Flu infections are raging among children and hospitalizing them across Canada, say pediatricians who are calling for urgent and longer-term solutions.
On the weekend, hospitals across the country were forced to scale back regular service to deal with a surge in influenza illnesses:
- CHEO in Ottawa said the Red Cross will be deployed to help out with its surge of cases.
- A respite care facility in Calgary closed to redeploy staff to a children’s hospital.
- BC Children’s Hospital declared an emergency for 30 minutes on Saturday to quickly boost capacity and resources.
- Newfoundland and Labrador’s children’s hospital cancelled some scheduled surgeries and appointments.
Doctors say the moves reflect a surge in influenza on top of long-standing pressures on both pediatric hospitals and care providers in the community. Cases of respiratory syncytial virus (RSV) have, in the meantime, stabilized after spiking earlier this season.
For the week ending Nov. 26, the Public Health Agency of Canada’s FluWatch reported 223 influenza-associated hospitalizations among children 16 and under.
That’s up from an average of 11, with a maximum of 35, at pediatric hospitals from 2014-15 to 2019-20, says Dr. Jesse Papenburg, a pediatric infectious-disease specialist at Montreal Children’s Hospital.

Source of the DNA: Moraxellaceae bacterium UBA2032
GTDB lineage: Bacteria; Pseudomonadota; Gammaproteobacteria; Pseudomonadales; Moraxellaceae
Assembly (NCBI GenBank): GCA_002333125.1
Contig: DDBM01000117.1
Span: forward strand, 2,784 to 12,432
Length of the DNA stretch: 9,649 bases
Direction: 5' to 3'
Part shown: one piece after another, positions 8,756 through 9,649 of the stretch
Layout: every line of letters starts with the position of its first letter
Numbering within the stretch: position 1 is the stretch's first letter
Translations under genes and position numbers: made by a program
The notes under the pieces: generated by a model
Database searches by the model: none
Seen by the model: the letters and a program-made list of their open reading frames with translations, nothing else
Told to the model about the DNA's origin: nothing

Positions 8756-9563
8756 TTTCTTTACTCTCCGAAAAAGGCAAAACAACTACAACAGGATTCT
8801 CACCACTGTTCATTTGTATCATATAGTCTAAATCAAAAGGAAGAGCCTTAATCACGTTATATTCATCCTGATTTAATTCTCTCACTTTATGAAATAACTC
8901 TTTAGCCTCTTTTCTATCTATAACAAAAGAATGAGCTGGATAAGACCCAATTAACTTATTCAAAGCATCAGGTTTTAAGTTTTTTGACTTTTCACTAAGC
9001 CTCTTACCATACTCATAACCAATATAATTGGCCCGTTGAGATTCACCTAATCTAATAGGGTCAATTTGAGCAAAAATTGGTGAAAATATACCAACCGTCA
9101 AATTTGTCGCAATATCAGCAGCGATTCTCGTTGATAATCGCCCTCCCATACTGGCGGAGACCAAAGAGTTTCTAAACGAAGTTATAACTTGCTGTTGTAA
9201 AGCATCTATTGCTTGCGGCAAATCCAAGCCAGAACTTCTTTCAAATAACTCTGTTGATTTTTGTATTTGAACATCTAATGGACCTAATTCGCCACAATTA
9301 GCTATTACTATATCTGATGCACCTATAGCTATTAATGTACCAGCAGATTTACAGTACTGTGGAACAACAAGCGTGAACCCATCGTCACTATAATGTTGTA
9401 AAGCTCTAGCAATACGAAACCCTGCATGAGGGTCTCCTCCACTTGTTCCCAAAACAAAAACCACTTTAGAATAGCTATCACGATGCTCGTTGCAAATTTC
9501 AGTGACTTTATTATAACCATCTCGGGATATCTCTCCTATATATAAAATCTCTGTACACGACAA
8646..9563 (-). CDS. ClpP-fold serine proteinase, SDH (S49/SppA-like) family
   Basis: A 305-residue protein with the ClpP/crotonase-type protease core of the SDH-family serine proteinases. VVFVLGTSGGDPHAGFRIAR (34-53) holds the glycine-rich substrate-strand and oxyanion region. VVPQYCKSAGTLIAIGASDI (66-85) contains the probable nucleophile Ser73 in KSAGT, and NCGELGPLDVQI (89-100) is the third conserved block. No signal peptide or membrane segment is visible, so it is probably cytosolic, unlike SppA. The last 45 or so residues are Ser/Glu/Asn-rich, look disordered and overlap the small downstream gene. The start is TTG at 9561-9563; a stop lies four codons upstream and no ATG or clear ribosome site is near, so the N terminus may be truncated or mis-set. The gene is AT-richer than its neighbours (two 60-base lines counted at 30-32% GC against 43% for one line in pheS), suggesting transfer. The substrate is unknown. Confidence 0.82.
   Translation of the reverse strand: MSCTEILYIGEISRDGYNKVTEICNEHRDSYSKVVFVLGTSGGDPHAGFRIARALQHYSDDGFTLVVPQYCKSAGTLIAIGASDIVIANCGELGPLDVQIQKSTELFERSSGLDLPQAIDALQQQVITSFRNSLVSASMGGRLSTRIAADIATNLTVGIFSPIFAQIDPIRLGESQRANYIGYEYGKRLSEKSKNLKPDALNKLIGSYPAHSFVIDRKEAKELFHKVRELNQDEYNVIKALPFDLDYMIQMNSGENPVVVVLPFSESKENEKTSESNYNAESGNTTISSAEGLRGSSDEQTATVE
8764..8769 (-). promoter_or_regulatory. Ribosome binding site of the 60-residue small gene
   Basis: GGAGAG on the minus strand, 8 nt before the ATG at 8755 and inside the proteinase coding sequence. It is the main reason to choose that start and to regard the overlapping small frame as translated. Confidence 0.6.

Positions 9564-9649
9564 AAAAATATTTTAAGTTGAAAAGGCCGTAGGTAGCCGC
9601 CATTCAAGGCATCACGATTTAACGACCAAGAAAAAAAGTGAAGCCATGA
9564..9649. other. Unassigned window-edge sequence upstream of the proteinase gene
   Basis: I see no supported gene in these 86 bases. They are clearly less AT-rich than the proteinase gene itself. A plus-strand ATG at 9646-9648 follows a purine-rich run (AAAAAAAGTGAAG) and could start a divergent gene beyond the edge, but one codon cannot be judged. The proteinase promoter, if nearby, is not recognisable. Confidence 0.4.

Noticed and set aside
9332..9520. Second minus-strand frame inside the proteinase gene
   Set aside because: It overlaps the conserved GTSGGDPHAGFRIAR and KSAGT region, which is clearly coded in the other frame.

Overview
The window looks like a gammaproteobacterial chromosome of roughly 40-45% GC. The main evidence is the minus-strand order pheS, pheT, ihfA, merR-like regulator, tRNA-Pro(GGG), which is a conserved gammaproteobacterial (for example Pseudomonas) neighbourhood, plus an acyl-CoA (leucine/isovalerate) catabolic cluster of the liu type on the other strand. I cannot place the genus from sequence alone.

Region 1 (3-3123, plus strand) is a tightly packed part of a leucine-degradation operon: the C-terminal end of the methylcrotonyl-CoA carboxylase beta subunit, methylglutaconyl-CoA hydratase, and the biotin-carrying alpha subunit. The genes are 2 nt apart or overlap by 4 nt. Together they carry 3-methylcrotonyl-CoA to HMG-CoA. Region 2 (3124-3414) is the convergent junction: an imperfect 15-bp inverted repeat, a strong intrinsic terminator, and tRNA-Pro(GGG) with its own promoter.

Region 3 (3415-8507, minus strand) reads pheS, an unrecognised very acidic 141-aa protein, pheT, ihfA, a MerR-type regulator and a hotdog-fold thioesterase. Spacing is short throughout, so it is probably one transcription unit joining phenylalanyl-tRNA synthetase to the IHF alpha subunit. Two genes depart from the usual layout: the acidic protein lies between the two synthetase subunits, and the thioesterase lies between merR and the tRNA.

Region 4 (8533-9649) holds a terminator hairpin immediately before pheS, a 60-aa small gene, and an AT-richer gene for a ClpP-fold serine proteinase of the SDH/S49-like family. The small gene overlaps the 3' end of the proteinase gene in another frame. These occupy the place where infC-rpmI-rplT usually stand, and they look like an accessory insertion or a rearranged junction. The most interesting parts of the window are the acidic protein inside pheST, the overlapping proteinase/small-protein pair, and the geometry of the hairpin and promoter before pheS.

“This shows that we have had an early and intense influenza season so far this year, hitting the pediatric population particularly hard,” he said in an email.
Similarly in the U.S., Rochelle Walensky, director of the Centers for Disease Control and Prevention, said Monday that flu is at its highest level the U.S. has seen for a decade. So far this season, 14 youth in the U.S. have died.
Federal health officials haven’t released the exact number of influenza deaths among those aged 16 and under so far this season but say it’s fewer than five. The number of deaths for that age group were in the single digits annually before the COVID-19 pandemic.
Bend the curve with flu shots
Influenza is “overwhelmingly … causing a lot of problems,” particularly for children under five, said Dr. Fatima Kakkar, a pediatric infectious diseases specialist at Ste. Justine’s Hospital in Montreal.
But it’s not necessarily the flu, alone, that’s the problem, she says.
Rather, kids catch the flu, which leaves them prone to “really significant bacterial infections,” like pneumonia — and that’s when they land in hospital.
Kakkar says she’d like to see an emphasis on influenza vaccination for children, including publicity campaigns.
“I say this because I think it’s not too late and especially in parts of the country where influenza hasn’t taken hold, I would really like to see people encouraging and making it easier for parents and their children to be vaccinated.”